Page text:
"It’s very good for Canadian oil companies, and it’s good for the Canadian oil industry but it’s not going to be a huge benefit to U.S. consumers, it’s not even going to be a nominal benefit to U.S. consumers,” Obama said.
Obama did not say if a new pipeline would benefit American consumers who currently have to put up with oil-train derailments. Pipelines have long been proven to be the safest way to transport oil and gas.
Considering Obama's steadfast opposition to infrastructure programs that Republicans support, like Keystone, and his insistence on higher taxes to pay for more infrastructure spending, it does not look like a deal on either issue is very likely.
Earlier this week, MRCTV’s Dan Joseph ventured into Washington D.C. for the Black Lives Matter protest promoted by Al Sharpton’s National Action Network. Michael Brown and Eric Garner were the focus of this demonstration–and Joseph got a chance to speak with a few protesters. For starters, some felt that Brown didn’t charge then-Officer Darren Wilson, who then shot him reportedly in self-defense last August.
Of course, the “hands up, don’t shoot” theme was pervasive at the rally. Yet, Joseph noted that narrative is probably not correct (via MRCTV):
Multiple eyewitnesses who testified before the grand jury in Ferguson claimed that Brown’s hands weren’t up at all and that he was charging Officer Wilson when he was shot. Forensic evidence and multiple autopsies that were conducted concluded a similar pattern of events transpired that run contrary to the protesters' mantra.
Despite the doubt cast on the favored slogan, most of the protesters that MRCTV talked to at the Sharpton rally continued to insist that the original narrative is the correct one.
Citing “various news sources,” Sharpton’s protesters defended the notion that Michael Brown had his hands up and was surrendering when he was shot and killed.
Sharpton’s protesters rejected eyewitness testimony and forensic evidence that Brown did not have his hands up and may have been charging the officer who shot him:
- “No, no, the autopsies don’t have anything to do with that.”
- “That’s not true; I’ve read the whole report, too.”
- “No, he didn’t resist arrest.”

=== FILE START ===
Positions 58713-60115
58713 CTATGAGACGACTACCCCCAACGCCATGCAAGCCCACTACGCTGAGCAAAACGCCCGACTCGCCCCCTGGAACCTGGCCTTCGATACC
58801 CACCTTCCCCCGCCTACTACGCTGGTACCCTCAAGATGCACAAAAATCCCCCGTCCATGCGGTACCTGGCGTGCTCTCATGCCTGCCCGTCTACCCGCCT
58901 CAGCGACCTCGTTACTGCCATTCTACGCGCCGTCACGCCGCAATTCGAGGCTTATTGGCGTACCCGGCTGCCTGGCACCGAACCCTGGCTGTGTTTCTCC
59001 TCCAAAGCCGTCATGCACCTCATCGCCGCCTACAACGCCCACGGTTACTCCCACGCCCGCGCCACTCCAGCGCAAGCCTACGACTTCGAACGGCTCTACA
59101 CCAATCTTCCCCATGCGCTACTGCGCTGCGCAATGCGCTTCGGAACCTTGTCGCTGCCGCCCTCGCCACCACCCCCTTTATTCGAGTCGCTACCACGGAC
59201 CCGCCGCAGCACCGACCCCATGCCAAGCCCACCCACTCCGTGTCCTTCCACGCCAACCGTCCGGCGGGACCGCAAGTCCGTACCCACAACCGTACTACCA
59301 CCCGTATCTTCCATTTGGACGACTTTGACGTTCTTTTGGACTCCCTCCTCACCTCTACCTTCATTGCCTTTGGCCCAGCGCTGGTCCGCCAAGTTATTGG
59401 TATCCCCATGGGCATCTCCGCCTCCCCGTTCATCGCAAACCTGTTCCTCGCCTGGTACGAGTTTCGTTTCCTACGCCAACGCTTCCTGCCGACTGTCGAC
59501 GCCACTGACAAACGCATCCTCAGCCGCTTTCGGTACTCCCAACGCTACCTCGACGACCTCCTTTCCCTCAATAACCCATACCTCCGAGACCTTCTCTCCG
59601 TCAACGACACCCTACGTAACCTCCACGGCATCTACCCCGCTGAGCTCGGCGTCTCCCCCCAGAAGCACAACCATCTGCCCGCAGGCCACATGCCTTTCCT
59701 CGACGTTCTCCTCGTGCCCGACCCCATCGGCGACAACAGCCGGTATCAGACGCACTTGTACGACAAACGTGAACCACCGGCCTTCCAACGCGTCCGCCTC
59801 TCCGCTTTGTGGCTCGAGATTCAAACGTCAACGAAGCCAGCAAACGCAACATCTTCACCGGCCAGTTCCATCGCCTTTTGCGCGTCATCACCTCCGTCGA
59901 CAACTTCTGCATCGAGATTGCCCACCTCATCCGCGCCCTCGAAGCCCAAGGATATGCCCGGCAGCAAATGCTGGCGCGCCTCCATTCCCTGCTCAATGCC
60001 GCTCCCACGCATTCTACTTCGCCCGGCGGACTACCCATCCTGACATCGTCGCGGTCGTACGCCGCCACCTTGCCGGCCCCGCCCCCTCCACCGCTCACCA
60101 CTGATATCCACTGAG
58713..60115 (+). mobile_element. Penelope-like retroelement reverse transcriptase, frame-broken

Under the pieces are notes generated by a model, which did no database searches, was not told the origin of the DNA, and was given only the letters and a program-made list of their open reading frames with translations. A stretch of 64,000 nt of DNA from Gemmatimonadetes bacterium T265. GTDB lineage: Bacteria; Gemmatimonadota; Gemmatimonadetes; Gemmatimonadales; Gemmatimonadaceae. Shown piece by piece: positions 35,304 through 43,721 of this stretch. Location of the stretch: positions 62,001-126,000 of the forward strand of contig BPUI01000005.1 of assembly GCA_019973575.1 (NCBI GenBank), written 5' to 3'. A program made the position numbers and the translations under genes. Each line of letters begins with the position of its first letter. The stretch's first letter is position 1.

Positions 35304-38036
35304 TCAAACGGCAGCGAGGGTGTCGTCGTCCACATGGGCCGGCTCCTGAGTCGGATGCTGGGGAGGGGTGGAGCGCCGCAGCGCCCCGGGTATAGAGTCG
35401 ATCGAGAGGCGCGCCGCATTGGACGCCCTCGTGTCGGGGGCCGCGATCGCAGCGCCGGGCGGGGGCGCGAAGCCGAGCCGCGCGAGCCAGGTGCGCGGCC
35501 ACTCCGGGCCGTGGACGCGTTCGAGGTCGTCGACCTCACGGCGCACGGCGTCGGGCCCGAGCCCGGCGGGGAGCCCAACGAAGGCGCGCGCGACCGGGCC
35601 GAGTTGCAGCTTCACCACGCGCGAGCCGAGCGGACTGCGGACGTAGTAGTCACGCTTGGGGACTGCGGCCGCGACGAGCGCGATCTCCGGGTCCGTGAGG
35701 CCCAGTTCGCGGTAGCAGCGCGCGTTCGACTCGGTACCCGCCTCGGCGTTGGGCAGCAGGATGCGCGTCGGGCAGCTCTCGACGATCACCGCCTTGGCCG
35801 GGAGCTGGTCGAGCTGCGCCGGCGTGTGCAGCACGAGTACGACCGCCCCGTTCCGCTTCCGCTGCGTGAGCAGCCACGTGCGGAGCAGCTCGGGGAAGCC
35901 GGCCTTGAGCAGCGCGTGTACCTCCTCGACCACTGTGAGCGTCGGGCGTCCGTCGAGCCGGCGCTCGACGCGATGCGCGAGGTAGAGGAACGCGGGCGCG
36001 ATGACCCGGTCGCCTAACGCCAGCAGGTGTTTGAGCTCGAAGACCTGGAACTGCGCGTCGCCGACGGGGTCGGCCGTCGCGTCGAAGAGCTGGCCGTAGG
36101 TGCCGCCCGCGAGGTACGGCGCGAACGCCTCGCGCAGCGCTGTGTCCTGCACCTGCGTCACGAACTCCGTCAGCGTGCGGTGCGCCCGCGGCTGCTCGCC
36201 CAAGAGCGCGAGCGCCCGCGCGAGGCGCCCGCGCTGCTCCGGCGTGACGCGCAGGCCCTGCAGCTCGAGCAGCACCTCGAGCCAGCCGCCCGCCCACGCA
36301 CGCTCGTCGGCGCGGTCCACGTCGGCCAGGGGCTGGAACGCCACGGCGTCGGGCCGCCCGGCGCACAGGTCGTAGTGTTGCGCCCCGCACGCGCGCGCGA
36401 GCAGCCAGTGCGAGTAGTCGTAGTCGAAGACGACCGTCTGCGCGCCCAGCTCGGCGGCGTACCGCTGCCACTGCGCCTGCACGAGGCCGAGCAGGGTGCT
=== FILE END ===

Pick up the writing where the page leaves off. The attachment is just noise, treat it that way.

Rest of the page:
“It’s not necessarily the exact motion of ‘hands up, don’t shoot’ – it’s the idea that Mike Brown was an unarmed, innocent man who was shot multiple times,” said one protester, arguing that the principle is more important than the precise details of the event.
The Friday Filibuster: The one-stop-shop for everything you need to know about this week in politics.
51% of Americans say tough CIA interrogations on suspected terrorists after 9/11 were appropriate.
47% have a favorable opinion of the Republican Party after the midterm elections.
19% of self-identified Republicans favor Mitt Romney for the GOP presidential nomination, dominating the field of Republican candidates
62% of self-identified Democrats want Hillary Clinton to get the Democratic presidential nomination.
Terror Around the World: The hostage situation by an Islamic terrorist and Iranian refugee at a café in Sydney, Australia came to an end Tuesday morning (Sydney time) when police stormed the building after hearing gunfire from inside. The lone gunman, Man Haron Monis, who had a long rap sheet that included murder and rape, was shot dead by police. Two hostages died and several others were wounded. Later on Tuesday, nearly 7,000 miles away, the Taliban gunned down 132 children and nine staff members at a school in the Pakistani city of Peshawar. The Pakistani military took swift action, launching massive airstrikes against the Taliban in retaliation. And in Iraq’s Fallujah, one member of ISIS singlehandedly killed more than 150 women and girls.